6. Janusek JW & Kolata AL (2004) Top-down or bottom-up: rural settlement and raised field agriculture in the Lake Titicaca Basin, Bolivia. Journal of Anthropological Archaeology 23(4):404-430.
7. Bandy MS (2005) Energetic efficiency and political expediency in Titicaca Basin raised field agriculture. Journal of Anthropological Archaeology 24:271–296.
8. Haiman M (2006) ADASR - Ancient Desert Agriculture Systems Revived. Accessed: 19 April 2008 http://www.mnemotrix.com/adasr/arch.html.
9. Evenari M, Shanan L, & Tadmor N (1982) The Negev: The Challenge of a Desert (Harvard University Press, Cambridge).
10. Lange OL & Schulze E-D (1989) In memoriam Michael Evenari (formerly Walter Schwarz) 1904–1989. Oecologia 81(4):433-436.
11. Morris A (2004) Raised Field Technology. The Raised Fields Projects Around Lake Titicaca (Ashgate Aldershot).
12. Swartley L (2002) Inventing Indigenous Knowledge: Archaeology, Rural Development, and the Raised Field Rehabilitation Project in Bolivia (Routledge, New York) pp xii, 210 p.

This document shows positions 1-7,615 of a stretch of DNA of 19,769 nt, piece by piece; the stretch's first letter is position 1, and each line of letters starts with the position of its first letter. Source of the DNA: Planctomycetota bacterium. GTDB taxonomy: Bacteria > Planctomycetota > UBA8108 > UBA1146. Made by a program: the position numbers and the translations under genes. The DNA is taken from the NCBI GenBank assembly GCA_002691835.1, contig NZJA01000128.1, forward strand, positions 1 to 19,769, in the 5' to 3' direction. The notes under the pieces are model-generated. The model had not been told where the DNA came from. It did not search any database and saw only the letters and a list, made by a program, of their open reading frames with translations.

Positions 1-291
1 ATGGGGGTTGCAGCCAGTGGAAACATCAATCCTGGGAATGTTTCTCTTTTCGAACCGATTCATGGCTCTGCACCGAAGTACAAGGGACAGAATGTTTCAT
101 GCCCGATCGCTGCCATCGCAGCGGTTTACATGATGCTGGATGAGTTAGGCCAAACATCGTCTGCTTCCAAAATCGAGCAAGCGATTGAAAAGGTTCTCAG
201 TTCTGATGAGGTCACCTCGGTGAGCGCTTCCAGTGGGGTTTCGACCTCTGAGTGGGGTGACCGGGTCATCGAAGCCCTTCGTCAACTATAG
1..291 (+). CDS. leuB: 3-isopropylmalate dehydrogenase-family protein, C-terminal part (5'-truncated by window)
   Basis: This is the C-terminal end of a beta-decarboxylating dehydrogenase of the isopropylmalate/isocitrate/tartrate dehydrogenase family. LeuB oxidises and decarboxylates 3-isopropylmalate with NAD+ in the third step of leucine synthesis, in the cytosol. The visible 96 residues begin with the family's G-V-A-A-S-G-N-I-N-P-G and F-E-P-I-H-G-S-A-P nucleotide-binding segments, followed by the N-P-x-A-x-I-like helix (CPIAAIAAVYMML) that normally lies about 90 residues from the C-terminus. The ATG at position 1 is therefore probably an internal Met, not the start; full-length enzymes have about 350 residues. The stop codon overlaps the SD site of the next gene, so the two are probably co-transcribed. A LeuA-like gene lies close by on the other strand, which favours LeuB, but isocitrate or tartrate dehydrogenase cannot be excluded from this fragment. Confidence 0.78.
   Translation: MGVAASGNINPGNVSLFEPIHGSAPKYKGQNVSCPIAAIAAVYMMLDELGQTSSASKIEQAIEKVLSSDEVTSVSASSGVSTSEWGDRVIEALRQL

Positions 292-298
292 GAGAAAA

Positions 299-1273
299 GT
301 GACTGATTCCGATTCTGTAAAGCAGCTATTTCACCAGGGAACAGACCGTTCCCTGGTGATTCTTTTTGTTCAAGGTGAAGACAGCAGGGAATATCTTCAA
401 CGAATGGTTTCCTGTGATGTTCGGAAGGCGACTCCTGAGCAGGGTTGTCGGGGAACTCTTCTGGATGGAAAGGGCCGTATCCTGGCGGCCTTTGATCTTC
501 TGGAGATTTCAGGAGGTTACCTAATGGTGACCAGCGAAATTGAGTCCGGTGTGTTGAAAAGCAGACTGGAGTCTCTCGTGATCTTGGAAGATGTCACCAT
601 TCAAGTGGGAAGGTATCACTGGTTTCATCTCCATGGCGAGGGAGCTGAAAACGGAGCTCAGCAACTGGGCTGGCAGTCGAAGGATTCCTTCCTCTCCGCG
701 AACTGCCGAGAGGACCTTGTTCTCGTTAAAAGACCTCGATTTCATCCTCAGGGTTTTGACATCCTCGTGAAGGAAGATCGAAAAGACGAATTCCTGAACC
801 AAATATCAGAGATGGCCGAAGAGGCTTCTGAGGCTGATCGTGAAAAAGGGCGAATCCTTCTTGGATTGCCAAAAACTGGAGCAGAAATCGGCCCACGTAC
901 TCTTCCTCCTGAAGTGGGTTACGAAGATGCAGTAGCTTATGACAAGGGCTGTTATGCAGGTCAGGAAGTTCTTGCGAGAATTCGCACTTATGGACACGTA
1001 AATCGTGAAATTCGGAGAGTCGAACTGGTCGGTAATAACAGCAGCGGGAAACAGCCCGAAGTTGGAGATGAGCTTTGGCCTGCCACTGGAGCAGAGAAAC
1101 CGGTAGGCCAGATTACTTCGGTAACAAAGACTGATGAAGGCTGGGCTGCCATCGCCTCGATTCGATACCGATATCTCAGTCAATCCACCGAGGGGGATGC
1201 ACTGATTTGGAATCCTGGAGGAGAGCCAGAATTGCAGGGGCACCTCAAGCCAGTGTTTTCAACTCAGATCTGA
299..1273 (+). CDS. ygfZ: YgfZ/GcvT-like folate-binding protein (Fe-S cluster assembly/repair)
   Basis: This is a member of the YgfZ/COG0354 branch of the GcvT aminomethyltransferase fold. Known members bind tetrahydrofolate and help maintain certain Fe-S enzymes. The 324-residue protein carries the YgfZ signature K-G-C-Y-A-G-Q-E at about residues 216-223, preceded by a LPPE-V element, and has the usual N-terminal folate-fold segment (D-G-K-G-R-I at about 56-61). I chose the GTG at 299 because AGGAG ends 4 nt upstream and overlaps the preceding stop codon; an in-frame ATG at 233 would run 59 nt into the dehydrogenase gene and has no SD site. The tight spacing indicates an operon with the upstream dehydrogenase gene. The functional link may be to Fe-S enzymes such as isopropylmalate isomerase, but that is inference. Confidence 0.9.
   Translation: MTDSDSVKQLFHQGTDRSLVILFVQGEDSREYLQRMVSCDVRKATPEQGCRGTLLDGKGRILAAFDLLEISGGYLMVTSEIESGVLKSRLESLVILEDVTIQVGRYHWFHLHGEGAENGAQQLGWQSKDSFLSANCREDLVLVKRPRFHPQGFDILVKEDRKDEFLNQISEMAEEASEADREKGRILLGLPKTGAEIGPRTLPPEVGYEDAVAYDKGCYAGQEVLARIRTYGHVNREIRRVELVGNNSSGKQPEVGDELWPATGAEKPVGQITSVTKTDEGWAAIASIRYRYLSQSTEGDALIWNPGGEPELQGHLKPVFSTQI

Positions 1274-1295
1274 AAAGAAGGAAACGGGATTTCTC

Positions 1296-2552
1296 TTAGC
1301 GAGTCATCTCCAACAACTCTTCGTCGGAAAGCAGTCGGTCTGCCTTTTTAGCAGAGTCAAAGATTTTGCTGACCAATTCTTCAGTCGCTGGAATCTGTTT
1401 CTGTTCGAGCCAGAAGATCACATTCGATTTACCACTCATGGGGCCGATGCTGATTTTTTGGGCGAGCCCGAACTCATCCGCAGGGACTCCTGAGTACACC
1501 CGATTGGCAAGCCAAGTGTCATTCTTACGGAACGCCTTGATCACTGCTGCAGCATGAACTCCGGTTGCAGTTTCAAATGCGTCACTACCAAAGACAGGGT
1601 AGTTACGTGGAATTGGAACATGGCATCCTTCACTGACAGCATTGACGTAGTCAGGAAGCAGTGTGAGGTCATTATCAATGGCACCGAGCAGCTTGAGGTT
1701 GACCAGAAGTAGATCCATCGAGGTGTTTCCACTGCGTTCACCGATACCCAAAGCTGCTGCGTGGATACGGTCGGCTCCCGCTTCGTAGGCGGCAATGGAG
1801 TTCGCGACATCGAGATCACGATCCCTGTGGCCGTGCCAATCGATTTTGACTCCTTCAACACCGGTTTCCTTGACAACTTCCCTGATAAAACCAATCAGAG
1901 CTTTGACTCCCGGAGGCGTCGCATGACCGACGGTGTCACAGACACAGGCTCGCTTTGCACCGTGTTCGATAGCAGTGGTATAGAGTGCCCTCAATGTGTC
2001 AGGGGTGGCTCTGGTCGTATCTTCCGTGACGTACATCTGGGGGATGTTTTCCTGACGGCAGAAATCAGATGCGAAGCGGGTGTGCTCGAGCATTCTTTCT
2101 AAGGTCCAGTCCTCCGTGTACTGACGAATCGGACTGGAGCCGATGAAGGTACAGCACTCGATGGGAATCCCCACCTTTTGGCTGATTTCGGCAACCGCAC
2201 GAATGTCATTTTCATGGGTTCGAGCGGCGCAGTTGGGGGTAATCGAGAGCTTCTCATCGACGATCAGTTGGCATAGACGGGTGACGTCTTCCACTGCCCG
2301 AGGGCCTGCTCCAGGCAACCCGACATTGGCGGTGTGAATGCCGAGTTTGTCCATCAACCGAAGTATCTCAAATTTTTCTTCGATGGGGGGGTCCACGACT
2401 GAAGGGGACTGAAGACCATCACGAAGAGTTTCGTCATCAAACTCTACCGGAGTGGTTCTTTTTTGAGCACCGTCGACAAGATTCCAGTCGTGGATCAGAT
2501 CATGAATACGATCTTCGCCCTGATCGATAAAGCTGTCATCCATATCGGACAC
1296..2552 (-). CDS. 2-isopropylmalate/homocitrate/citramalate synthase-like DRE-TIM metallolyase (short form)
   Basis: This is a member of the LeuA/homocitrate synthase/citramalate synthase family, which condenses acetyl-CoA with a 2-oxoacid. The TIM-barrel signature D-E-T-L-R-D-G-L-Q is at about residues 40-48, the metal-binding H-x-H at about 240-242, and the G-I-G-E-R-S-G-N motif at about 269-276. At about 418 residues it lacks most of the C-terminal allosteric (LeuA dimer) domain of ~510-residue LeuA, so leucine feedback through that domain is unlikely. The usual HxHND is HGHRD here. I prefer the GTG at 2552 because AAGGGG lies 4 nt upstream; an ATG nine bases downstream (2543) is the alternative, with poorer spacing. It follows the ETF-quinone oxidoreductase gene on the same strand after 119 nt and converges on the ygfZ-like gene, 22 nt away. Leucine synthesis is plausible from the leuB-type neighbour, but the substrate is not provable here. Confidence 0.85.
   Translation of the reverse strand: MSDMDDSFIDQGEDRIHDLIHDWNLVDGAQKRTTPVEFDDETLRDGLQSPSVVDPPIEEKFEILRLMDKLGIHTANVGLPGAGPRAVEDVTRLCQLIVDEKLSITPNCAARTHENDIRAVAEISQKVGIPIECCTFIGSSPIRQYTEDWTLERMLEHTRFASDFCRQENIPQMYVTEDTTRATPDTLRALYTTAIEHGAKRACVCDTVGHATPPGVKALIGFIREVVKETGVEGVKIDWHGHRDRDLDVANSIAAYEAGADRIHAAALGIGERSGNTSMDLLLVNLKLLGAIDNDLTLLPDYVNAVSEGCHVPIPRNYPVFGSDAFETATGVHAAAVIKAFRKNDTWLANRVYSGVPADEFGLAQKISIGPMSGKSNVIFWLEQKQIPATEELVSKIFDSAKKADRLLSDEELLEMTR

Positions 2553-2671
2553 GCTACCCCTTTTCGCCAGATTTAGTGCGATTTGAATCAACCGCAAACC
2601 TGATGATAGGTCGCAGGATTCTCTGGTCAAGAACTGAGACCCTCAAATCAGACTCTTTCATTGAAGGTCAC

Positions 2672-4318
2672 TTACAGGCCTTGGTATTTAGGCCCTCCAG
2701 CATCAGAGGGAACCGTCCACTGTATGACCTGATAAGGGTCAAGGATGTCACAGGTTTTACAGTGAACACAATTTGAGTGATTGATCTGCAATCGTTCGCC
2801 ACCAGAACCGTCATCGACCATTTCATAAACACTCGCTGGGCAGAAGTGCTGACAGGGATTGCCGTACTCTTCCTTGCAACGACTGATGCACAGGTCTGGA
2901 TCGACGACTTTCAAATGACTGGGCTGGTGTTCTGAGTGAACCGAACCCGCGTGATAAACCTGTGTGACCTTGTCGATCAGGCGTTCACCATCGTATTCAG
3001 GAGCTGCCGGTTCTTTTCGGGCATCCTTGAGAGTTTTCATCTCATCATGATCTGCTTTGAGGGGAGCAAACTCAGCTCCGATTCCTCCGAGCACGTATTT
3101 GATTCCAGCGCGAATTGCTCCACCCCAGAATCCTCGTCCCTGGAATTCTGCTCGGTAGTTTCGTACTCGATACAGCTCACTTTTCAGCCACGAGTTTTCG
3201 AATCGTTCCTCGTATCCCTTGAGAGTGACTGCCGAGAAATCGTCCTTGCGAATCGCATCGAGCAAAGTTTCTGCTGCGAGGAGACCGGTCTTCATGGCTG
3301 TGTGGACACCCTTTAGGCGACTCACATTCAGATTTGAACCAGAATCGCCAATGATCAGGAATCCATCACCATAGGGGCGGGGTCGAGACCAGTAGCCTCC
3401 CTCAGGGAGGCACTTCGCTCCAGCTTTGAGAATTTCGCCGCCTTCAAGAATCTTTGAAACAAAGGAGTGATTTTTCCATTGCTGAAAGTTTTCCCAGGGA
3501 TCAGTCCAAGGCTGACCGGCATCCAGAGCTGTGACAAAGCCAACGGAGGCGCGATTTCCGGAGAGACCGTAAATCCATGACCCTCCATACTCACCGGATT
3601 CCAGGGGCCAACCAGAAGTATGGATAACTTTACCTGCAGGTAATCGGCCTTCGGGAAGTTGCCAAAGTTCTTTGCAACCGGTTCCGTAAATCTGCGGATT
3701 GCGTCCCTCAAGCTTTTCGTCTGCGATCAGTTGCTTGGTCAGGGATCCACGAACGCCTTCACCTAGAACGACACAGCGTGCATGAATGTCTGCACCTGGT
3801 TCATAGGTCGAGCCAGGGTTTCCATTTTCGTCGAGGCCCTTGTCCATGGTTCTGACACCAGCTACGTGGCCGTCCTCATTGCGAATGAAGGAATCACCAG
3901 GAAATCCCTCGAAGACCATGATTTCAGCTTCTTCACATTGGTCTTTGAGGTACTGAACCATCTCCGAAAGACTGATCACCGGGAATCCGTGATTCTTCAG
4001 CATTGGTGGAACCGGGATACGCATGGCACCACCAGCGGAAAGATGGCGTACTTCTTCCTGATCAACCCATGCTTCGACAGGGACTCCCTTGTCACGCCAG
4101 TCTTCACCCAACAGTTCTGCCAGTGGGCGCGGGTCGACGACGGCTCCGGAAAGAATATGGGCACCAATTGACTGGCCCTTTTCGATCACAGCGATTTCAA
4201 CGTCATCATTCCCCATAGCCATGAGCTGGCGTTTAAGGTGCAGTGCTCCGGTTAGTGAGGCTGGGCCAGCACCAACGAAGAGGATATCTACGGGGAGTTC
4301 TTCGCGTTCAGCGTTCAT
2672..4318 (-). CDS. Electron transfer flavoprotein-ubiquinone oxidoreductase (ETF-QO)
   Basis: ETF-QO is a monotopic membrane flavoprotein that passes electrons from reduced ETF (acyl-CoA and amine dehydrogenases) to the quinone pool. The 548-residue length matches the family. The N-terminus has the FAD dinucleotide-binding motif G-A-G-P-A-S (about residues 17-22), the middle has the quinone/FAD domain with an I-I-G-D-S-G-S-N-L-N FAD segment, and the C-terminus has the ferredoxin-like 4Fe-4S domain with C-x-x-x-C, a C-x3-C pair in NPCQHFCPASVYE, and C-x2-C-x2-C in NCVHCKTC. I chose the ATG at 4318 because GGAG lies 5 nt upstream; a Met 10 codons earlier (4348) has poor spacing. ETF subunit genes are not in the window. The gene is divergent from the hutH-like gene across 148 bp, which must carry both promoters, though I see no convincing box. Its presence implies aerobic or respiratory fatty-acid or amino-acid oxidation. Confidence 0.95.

13. Erickson C (2003) Agricultural Landscapes as World Heritage: Raised Field Agriculture in Bolivia and Peru. Managing Change: Sustainable Approaches to the Conservation of the Built Environment. The 4th Annual US/ICOMOS International Symposium 6-8 April 2001, Philadelphia, Pennsylvania, eds Teutonico JM & Matero FG (Getty Conservation Institute, Los Angeles), pp 181-204.
14. Erickson C (1995) Archaeological methods for the study of ancient landscapes of the Llanos de Mojos in the Bolivian Amazon. Archaeology in the Lowland American Tropics, ed Peter W. Stahl JA (Cambridge University Press, Cambridge), pp 66-95.
15. Singh P, Pathak PS, & Roy MM (1995) Agroforestry Systems for Sustainable Land Use (Science Publishers, Lebanon, N.H.) pp viii, 283 p.